In the 13th century, the site was occupied by a wooden watchtower surrounded by an earth rampart and a moat. The purpose of the complex, laid out in the vicinity of a trading settlement situated at the intersection of two trade routes, was to guard a crossing on the River Biała. As the town grew rapidly in the 1st quarter of the 14th century, Bielsko and the watchtower were enclosed with defensive walls. An entrance wicket gate was installed nearby the watchtower and replaced with a fortified tower with a through-passage in the 2nd quarter of the 14th century. In the 2nd half of the 14th century, the process of transforming the watchtower into a castle was initiated in connection with its designation as one of the places of permanent residence of the Cieszyn-Oświęcim Duke Przemysł I. The first step was the construction of a south-east fortified tower of stone and of a representative building being an example of the so-called grand houses, constructed in important Silesian castles starting from the 13 century. Moreover, the watchtower area was separated from the city by means of an additional defensive wall. As Bielsko was designated as a permanent seat of the court of the duke, after 1442, the city was reinforced with another, outer band of defensive walls, and the castle was extended and adapted for representative purposes. At that time, the 14th century entrance fortified tower was incorporated into the castle structure and a tower was constructed in the south-west corner of the courtyard. In the 16th century, the process of extending the complex and adapting it for representative purposes was continued at the cost of its defensive features. Two free-standing, two-storeyed castle wings were constructed on the east and west sides and communicated with the other buildings by means of porches or loggias, and a two-storeyed annex adjoining the south wall, a lower gate, and a roundel were built, among other things. A small garden was established between the walls. Towards the end of the 16th century, due to a burden of debt, the dominions of the Teschen Piast dynasty became part of the State Country of Bielsko, which in 1592 was taken over by counts of the Sunnegh family for the next 150 years. Full-scale modernisation of the castle was carried out then, including the gradual interconnection of particular free-standing elements of the complex by means of decks and loggias and the decoration of the façades with symmetrical dividing lines and optical illusion wall paintings. The process was continued in the 17th century. As part of the castle renovations carried out in the 3rd quarter of the 17th century following the Swedish invasion, the final floor plan of the castle, consisting of four full wings spanned with an inner arcaded porch, was fully shaped. In the mid-18th century, the complex was taken over by the Sułkowski family, who owned it until 1945. In 1787, another series of alterations was initiated and continued at the beginning of the 19th century. Upward extensions were added to the wings up to the height of the second floor, inner corridors were constructed on the courtyard side, and a uniaxial, Baroque garden reaching the River Biała was established. Starting from 1855, the last series of works were carried out, consisting in the unification of the whole complex, modification of the external design, construction of the early-historicist Chapel of St Anne, upward extension of the towers, and the adaptation of the external appearance of the castle to the reshaped surroundings. The works concerned the interior design only to a small degree, the major alteration being the construction of a representative staircase in the west wing. In the 2nd half of the 19th century, works were also carried out in the immediate vicinity of the castle: the square on the south side was redesigned, part of the defensive walls were demolished, trading pavilions were constructed on the side of Chrobrego Square and the gardens. In 1934, the castle gardens were deprived of their function in connection with the subdivision of the city according to a 19th century design of Max Fabiani. In the 1970s, the 19th century trading pavilions were dismantled in connection with the construction of a new road to the east of the castle and new terraced retaining walls were constructed.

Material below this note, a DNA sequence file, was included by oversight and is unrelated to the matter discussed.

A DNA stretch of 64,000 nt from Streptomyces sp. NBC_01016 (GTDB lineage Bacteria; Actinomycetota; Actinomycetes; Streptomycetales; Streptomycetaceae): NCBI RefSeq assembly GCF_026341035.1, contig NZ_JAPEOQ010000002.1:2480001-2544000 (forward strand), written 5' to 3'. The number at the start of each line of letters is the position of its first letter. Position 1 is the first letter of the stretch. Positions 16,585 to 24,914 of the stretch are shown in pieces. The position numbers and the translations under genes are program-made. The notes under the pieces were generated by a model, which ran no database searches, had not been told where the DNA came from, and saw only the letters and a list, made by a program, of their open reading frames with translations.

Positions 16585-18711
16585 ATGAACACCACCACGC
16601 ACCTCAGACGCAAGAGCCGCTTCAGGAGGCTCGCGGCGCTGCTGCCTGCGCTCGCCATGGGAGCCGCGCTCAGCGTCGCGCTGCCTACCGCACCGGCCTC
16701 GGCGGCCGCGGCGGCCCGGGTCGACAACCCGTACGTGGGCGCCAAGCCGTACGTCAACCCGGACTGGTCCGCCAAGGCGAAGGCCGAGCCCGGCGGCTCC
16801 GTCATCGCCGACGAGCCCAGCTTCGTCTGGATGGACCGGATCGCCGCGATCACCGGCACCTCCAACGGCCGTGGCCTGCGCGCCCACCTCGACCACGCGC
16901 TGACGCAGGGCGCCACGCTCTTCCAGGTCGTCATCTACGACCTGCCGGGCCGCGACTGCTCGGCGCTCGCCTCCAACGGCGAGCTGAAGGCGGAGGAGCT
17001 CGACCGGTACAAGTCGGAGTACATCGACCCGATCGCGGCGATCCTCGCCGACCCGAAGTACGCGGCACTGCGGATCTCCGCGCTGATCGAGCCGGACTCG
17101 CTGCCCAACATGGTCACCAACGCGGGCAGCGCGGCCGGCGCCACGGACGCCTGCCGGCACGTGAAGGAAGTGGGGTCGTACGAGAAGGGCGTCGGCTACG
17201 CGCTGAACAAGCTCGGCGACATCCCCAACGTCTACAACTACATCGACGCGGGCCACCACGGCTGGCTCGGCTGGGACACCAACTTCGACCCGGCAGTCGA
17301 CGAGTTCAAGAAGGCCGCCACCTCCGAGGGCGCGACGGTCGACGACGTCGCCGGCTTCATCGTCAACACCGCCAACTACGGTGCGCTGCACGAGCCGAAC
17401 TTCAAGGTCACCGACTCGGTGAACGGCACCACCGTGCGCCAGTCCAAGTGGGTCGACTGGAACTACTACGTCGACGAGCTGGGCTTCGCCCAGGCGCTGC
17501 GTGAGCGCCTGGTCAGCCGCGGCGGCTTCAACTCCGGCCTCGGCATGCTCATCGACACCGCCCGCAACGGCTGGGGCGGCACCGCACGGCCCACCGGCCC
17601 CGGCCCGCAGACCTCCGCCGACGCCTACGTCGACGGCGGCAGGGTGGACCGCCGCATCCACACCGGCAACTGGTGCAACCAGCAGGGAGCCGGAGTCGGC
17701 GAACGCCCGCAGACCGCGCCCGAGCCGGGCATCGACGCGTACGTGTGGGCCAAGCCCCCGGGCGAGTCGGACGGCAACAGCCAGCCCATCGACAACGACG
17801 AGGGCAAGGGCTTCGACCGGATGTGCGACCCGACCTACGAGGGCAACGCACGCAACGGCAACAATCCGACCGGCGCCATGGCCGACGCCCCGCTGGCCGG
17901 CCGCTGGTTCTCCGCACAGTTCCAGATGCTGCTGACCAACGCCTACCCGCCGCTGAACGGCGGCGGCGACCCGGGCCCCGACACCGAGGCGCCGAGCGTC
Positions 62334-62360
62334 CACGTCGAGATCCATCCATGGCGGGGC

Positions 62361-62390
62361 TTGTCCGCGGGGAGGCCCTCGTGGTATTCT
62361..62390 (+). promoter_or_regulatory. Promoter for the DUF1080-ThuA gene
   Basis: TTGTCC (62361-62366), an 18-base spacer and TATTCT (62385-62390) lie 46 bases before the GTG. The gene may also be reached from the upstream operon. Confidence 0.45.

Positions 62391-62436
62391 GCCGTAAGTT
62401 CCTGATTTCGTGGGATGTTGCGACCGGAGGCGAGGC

The castle is situated along the north-east edge of the hill on which the building of the historic Bielsko are located. The main entrance, preceded with an undeveloped yard, leads to the castle from the south, and the most prominent part of the complex faces the representative Chrobrego Square on the north side. To the west, the complex is bordered by Wzgórze Street, and to the east — by the retaining walls towering over Partyzantów Street. The castle is made of brick and stone and constructed on a quadrangular plan consisting of four wings enclosing an irregular, trapezoid courtyard. The three-storeyed wings, covered with hip roofs, form a compact structure, closed when viewed from outside, decorated with avant-corpses, a fortified tower in the north-east corner, and the dominant rectangular tower in the north-west corner. A small rectangular chapel from the 19th century, surmounted by a quadrangular tower with a tented roof, adjoins the castle on the south-east side. The Neo-Renaissance, multiaxial façades of the castle feature a distinct socle level, a crowning cornice on corbels, and vertical division lines in the form of rusticated double lesenes. The north façade, framed by the octagonal fortified tower and the rectangular tower crowned with decorative battlements, is divided by porte-fenêtre windows at the level of the piano nobile. The windows open to a narrow terrace resting on a rusticated arcaded wall. The interior layout in all wings is enfiladed in nature, with corridors with barrel vaults on the courtyard side. In the south and north wings, there are two gate passages covered with barrel vaults. The south passage is decorated with semicircular-arched niches. In the west wing, there is a representative half-landing staircase on a floor plan in the shape of a rectangle terminating in a semi-circle, decorated with pilasters, a frieze with plant motifs, and cove moulding. In the north wing, on the first floor, there is a small room covered with a Late-Gothic groin-rib vaulting with thin stucco ribs, dating from the 17th century, and the corridor features tripartite windows with stonework decorations from the 15th century. On the same floor in the south wing, there is the so-called music room with Rococo-classical wall and ceiling decorations. In the north and west wings, there are also remains of 17th century optical illusion paintings from the former north wing and south wing facades, made using the grisaille technique and depicting architectural sections with figurative elements, as well as painted interior decorations in the form of door framing and friezes. In the cellars of the north wing, covered with barrel vaults, there is a Gothic pointed-arch portal from the 15th century.
The site is accessible. The castle can be visited during the opening hours of the museum.
compiled by Agnieszka Olczyk, Regional Branch of the National Heritage Board of Poland in Katowice, 9-10-2014.